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Eureka: Invincible

... in which Carl Carlson --- pioneer in the field of cellular regeneration and extreme germophobe --- accidentally blows up his lab, then discovers he has become indestructible.

Despite a mostly fun and quirky beginning, ‘Invincible’ soon evolved into something much darker. Carl Carlson was a very engaging character, and Saul Rubinek --- always a welcome guest actor --- managed to make him amusing, pathetic, occasionally creepy, and yet still sympathetic. I liked the basic concept of a man practically unable to leave his home due to fears about what horrors may befall him suddenly becoming invincible, but I wish they had spent a bit more time exploring the effect of this newfound freedom from fear on Carl. We saw how Carl’s experience affected Carter’s decision to let go of his irrational fear about tempting fate with health insurance, but other than a few brief moments at CafĂ© Diem, we didn’t really get to see how the changes affected Carl’s basic worldview. Instead, the story quickly shifted into “Carl may be the key to understanding the Artifact” mode.

Whatever the Artifact is, the Consortium wants access to it and Stark is becoming obsessed with understanding it. “I need to know.” I wonder if it has that effect on everyone, or if it just affects Nathan that way because he’s passionate about pushing the boundaries of scientific knowledge? Carl’s brief exposure to some stray Artifact radiation gave him a “bizarre life craving” and made him feel “connected to everything at the same time.” It also vastly expanded his brain function, allowing him to tap into the uncharted powers of the mind and develop regenerative healing, telekinetic, and telepathic powers. Did I mention that this was the result of brief exposure? That’s one hella powerful Artifact! What happened to Carl when he entered the Artifact chamber? Did he die, or did he become pure energy? Did he maybe merge with the Artifact? I’m beginning to feel like Nathan. “I need to know.”

Other Thoughts

I was amused by Carter’s ridiculous notion that getting health insurance was tempting fate. Especially given the town he lives in. Insurance or no insurance, something bad is likely to happen to the sheriff in Eureka. On a weekly basis.

Jo paints and Allison used to be a doctor. Who knew?

Boy, when Global Dynamics fires you, it isn’t pretty. “Every molecule of my life has been erased.” “That’s our goal. Have a good day!”

Carter is still wearing his wedding ring. It made sense as a character establishing point back in the pilot, but given his obvious interest in Allison, I’m surprised that he hasn’t taken the ring off yet. He’s not still married is he?

I haven’t really decided if I’m on Team Carter or Team Stark when it comes to Allison, but I do enjoy the developing bond between her and Carter, especially the banter. Her accidentally spending the night because of an amazingly comfortable bed was cute. I loved how they acted all awkward about it in front of Stark. Fun!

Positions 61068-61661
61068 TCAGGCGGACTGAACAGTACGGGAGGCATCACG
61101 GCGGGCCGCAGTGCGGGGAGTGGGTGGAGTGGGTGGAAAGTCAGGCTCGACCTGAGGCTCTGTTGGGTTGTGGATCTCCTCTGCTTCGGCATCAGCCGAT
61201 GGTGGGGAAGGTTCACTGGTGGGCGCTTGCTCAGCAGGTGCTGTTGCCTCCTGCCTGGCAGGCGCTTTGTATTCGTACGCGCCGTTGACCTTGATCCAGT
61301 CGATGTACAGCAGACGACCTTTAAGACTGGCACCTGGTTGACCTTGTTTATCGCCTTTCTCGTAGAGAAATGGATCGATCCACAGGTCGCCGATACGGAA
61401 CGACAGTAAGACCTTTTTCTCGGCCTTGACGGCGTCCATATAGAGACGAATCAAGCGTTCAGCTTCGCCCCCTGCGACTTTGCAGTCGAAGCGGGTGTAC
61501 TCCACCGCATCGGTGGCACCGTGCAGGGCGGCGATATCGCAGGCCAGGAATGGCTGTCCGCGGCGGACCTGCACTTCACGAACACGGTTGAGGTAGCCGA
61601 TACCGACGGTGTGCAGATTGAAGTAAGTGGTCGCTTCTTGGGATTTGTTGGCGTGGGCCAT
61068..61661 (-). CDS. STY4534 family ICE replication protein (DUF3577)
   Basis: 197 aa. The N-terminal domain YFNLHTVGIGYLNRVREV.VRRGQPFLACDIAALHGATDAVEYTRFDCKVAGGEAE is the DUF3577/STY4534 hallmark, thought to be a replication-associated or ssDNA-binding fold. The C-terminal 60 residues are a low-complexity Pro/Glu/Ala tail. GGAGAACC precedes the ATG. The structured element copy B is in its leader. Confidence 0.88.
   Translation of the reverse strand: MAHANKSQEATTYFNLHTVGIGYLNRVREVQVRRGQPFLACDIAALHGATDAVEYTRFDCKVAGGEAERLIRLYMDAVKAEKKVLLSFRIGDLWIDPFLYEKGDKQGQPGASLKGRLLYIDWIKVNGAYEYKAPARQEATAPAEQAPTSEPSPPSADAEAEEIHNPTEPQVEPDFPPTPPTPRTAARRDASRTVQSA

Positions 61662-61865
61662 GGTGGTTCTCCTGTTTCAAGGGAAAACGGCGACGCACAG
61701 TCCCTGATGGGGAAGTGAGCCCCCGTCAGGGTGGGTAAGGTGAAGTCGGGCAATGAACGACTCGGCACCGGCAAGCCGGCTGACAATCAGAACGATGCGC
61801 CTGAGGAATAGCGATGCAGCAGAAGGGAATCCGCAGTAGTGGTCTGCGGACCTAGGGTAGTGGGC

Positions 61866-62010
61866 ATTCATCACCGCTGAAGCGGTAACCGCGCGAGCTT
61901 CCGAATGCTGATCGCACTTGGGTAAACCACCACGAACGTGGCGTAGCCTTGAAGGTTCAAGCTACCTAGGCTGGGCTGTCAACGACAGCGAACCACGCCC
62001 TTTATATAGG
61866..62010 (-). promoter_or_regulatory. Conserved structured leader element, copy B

What happened to Kim, Henry’s love interest? Did she decide not to take the job at GD? Is she still weighing her options, or off getting some extensive therapy after everything Jason put her through?

Beverly chatted with a small glowing head hologram with a garbled voice. Apparently Carl was being groomed as the Consortium’s stooge, but now that he’s out, they’ve targeted Fargo.

I dislike Beverly more and more each week. She is completely violating the trust of everyone in Eureka, not to mention her professional ethics. If someone like Stark or Allison was the Consortium’s liaison, the betrayal wouldn’t be nearly so heinous. Beverly, however, pretends to be a trusted counselor, manipulating people when they are at their most vulnerable emotionally. Carl’s devastation upon learning the truth spoke volumes about the depth of her betrayal.

Stark: “Carl, please. I have to know. What is it?”
Carl: “One day you will know. Question is: will you be ready?”

They used a much more subdued version of the theme music over the end credits. Fitting.

Final Analysis: I liked this one. Saul Rubinek brought his A-game, and I found myself quite caught up in Carl Carlson’s journey.

Jess Lynde is a highly engaged television viewer. Probably a bit too engaged.

1 comment:

  1. The bet between Zoe and Vincent about which of the two women Carter will end up with made me laugh. Guess everyone is beginning to pick sides.

    One of the frustrating things about this show, and you allude to it, is how quickly the stories need to happen. This was one that could easily have been two hours and still interesting. The change in Carl was something I wanted to explore more in depth.

    Having said that, I like the way the stories of the week dovetail so nicely into what is happening in Carter's life. So far, it has worked well without seeming forced.


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